We hopped the fence and approached the first trough, a giant rusty barrel filled with water and covered in a sludge of insect carcasses and floaties. After some experimentation we were able to get flowing water out of the pump. It came out in a gush of rust that ran thick and blood red for a good three minutes. Well we definitely need more iron in our diets. We took turns cupping the tepid water in our hands and quickly slurping it down until we returned to a less dehydrated state. Mmmm tasty stuff! And if we get giardia, at least it won’t kick in for another couple weeks.
A couple more miles of hiking along the highway brought us to our destination. Langtry was a small collection of buildings; a few houses, a museum/rest stop and a post office. The Visitors Center was surprisingly impressive and well maintained and we gave ourselves a quick moment to use their bathrooms and relax in the air conditioned indoors. As the hikers, our job was to find a local named Keith who had agreed to help the boaters disembark from the river. We asked the woman manning the front desk where to find him and she told us to look for the white house. Sure enough, we didn’t need further instruction, and were soon knocking on the screened-in door of the only white house in Langtry.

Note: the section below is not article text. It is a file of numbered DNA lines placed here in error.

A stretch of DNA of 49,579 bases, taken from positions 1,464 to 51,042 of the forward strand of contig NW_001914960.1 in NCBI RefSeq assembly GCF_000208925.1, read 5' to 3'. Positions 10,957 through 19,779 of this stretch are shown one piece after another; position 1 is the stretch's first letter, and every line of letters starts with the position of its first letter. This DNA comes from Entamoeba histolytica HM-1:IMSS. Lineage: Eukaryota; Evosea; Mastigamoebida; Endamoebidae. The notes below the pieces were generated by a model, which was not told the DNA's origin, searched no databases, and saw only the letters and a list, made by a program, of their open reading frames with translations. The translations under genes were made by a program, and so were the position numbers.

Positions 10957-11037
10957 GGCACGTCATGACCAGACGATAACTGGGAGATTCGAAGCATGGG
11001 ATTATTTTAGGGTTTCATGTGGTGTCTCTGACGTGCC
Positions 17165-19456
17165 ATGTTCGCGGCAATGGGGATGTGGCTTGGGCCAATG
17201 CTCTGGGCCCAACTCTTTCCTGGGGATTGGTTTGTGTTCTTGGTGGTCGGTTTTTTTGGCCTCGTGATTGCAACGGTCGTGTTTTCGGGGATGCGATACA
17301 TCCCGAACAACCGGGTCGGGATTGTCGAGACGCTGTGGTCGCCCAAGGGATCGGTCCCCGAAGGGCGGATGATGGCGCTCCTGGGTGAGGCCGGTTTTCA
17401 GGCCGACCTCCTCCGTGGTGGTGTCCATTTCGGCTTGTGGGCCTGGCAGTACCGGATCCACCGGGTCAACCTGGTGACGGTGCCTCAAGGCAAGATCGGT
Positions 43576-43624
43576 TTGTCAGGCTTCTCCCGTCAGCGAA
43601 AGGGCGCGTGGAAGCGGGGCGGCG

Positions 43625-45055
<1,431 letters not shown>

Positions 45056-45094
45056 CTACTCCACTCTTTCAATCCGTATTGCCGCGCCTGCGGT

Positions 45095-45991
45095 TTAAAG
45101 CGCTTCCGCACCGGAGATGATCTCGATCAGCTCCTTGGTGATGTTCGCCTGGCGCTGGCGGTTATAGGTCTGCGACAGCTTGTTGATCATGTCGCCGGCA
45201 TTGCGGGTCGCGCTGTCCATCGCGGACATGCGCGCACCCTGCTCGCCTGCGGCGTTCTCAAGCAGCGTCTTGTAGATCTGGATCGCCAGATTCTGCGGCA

Keith was ready to put the plan into action the second we met him. Time to pick the boaters up. He had alerted half the town, the most important being one of his neighbors who donated his 4- wheel vehicle (and his driving) to the cause. Warren Billings! We drove Keith’s sedan to meet Warren, then drove to another friend’s place to borrow his truck. The road down to the take-out was the most insane road either of us had been on. Steep and narrow, with a drop to the side and all kinds of obstacles embedded in the ground. It would have been absolutely impossible without serious trucks (and gutsy drivers). Thank God for the kind people of Langtry, TX!
By the time we reached the river the boaters had arrived and had unloaded most of the gear. Everything ran smoothly as we loaded the trucks, and we were charmed by Warren’s stories about what childhood was like in these parts. He and his family would fish down here or go on extended hunting trips into Mexico. When the border was closed law enforcement told his family they had to stop crossing over. We enjoyed hearing the history. His dad even remembered when the riverbanks were lined with willow and mesquite rather than cane. Now you're talking.
Keith is a special kind of character. He’s so overflowing with information and stories that we haven’t a hope of capturing everything he shared with us. He’s floated the Lower Canyons almost 70 times and has the stories to prove it. Every nook and cranny of every riverbend is familiar to him, until the next trip when he discovers a whole new piece. We listened eagerly.